Aim: The aim of this study was to develop and validate the Nursing Intensive-Care Satisfaction Scale to measures satisfaction with nursing care from the critical care patient's perspective.

Background: Instruments that measure satisfaction with nursing cares have been designed and validated without taking the patient's perspective into consideration. Despite the benefits and advances in measuring satisfaction with nursing care, none instrument is specifically designed to assess satisfaction in intensive care units.

Design: Instrument development.

Methods: The population were all discharged patients (January 2013 - January 2015) from three Intensive Care Units of a third level hospital (N = 200). All assessment instruments were given to discharged patients and 48 hours later, to analyse the temporal stability, only the questionnaire was given again. The validation process of the scale included the analysis of internal consistency, temporal stability; validity of construct through a confirmatory factor analysis; and criterion validity.

Results: Reliability was 0.95. The intraclass correlation coefficient for the total scale was 0.83 indicating a good temporal stability. Construct validity showed an acceptable fit and factorial structure with four factors, in accordance with the theoretical model, being Consequences factor the best correlated with other factors. Criterion validity, presented a correlation between low and high (range: 0.42-0.68).

Conclusions: The scale has been designed and validated incorporating the perspective of critical care patients. Thanks to its reliability and validity, this questionnaire can be used both in research and in clinical practice. The scale offers a possibility to assess and develop interventions to improve patient satisfaction with nursing care.
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http://dx.doi.org/10.1111/jan.13546DOI Listing
June 2018

Surveillance nursing diagnoses, ongoing assessment and outcomes on in-patients who suffered a cardiorespiratory arrest.

Rev Esc Enferm USP 2017;51:e03286. Epub 2018 Mar 15.

School of Nursing, University of Barcelona, Barcelona, Catalonia, Spain.

Objective The purposes of this study were to examine the frequency of surveillance-oriented nursing diagnoses and interventions documented in the electronic care plans of patients who experienced a cardiac arrest during hospitalization, and to observe whether differences exist in terms of patients' profiles, surveillance measurements and outcomes. Method A descriptive, observational, retrospective, cross-sectional design, randomly including data from electronic documentation of patients who experienced a cardiac arrest during hospitalization in any of the 107 adult wards of eight acute care facilities. Descriptive statistics were used for data analysis. Two-tailed p-values are reported. Results Almost 60% of the analyzed patients' e-charts had surveillance nursing diagnoses charted in the electronic care plans. Significant differences were found for patients who had these diagnoses documented and those who had not in terms of frequency of vital signs measurements and final outcomes. Conclusion Surveillance nursing diagnoses may play a significant role in preventing acute deterioration of adult in-patients in the acute care setting.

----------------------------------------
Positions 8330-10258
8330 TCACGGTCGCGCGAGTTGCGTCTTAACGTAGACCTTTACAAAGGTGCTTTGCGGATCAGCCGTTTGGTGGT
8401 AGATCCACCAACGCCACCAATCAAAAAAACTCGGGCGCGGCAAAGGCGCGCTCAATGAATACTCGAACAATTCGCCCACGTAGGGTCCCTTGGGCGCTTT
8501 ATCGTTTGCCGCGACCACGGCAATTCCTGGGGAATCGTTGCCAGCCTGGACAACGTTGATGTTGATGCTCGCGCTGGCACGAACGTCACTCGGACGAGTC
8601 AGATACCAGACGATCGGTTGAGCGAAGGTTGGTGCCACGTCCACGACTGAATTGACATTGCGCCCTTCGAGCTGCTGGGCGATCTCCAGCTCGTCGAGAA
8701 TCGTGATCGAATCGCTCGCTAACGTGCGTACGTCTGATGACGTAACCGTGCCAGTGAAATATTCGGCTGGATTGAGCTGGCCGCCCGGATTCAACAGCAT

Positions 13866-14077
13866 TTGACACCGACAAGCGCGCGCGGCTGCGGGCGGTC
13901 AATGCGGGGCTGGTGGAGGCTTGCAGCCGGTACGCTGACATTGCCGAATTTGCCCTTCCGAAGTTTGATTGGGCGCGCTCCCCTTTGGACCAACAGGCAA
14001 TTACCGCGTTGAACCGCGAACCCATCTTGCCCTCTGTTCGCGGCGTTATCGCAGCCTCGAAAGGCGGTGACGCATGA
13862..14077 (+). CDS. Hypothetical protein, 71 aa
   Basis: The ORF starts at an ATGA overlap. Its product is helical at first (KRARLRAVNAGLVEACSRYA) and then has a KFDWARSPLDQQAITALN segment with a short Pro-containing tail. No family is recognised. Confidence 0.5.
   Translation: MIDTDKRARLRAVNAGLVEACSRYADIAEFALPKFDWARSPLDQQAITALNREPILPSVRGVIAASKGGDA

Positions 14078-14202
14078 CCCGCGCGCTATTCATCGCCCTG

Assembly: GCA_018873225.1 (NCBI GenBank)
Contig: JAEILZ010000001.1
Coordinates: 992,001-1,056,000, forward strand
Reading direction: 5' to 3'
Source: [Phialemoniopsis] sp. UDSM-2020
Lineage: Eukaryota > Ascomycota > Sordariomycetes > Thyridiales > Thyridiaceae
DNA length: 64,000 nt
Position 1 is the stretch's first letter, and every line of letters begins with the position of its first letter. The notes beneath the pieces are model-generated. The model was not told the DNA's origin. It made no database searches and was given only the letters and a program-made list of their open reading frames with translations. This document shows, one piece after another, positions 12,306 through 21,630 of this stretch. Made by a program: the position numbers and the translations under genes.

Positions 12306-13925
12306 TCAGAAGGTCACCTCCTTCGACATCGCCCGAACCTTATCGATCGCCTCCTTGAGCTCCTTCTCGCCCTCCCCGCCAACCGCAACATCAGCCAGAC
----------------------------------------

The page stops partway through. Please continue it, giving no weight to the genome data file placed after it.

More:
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http://dx.doi.org/10.1590/s1980-220x2017004703286DOI Listing
July 2019

Development of an instrument to measure the degree of critical patient's satisfaction with nursing care: research protocol.

J Adv Nurs 2014 Jan 14;70(1):201-10. Epub 2013 Jun 14.

Intensive Care Unit, Hospital de la Santa Creu i Sant Pau (HSCSP), Barcelona, Spain.

Aim: To investigate and understand patient's satisfaction with nursing care in the intensive care unit to identify the dimensions of the concept of 'satisfaction' from the patient's point of view. To design and validate a questionnaire that measures satisfaction levels in critical patients.

Background: There are many instruments capable of measuring satisfaction with nursing care; however, they do not address the reality for critical patients nor are they applicable in our context.

Design: A dual approach study comprising: a qualitative phase employing Grounded Theory and a quantitative and descriptive phase to prepare and validate the questionnaire.

Methods: Data collection in the qualitative phase will consist of: in-depth interview after theoretical sampling, on-site diary and expert discussion group. The sample size will depend on the expected theoretical saturation n = 27-36. Analysis will be based on Grounded Theory. For the quantitative phase, the sampling will be based on convenience (n = 200). A questionnaire will be designed on the basis of qualitative data. Descriptive and inferential statistics will be used. The validation will be developed on the basis of the validity of the content, the criteria of the construct and reliability of the instrument by the Cronbach's alpha and test-retest approach. Approval date for this protocol was November 2010.

Discussion: Self-perceptions, beliefs, experiences, demographic, socio-cultural epistemological and political factors are determinants for satisfaction, and these should be taken into account when compiling a questionnaire on satisfaction with nursing care among critical patients.
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http://dx.doi.org/10.1111/jan.12184DOI Listing
January 2014